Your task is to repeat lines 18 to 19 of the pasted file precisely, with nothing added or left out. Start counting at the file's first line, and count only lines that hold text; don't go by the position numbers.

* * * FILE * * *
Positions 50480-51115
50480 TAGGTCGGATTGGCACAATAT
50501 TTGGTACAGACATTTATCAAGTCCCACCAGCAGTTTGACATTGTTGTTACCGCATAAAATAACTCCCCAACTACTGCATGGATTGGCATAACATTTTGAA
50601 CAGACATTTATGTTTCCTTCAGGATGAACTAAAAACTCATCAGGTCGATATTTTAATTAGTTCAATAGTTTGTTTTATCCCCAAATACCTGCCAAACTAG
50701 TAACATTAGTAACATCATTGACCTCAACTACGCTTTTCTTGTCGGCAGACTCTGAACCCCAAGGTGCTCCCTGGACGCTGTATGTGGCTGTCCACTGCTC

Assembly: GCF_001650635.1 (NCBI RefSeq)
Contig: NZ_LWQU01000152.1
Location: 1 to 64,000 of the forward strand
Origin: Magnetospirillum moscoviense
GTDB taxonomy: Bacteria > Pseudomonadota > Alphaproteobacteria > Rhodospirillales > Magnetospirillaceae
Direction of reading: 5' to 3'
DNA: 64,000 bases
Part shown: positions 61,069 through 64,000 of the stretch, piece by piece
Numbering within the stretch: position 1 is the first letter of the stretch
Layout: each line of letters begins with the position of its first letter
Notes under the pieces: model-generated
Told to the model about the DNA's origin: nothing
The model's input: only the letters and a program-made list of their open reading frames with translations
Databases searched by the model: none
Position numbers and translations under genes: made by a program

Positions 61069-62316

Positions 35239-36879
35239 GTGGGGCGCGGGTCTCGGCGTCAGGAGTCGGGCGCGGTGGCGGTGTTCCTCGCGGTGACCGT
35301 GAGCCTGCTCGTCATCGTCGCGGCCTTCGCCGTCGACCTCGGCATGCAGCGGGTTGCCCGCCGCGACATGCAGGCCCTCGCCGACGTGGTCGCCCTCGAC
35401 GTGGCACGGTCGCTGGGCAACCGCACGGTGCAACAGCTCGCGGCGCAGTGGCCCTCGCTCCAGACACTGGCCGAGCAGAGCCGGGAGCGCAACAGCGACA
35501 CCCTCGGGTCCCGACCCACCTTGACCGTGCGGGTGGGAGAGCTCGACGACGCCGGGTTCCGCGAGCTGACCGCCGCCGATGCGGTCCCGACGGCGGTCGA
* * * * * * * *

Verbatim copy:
The model's input: only the letters and a program-made list of their open reading frames with translations
Databases searched by the model: none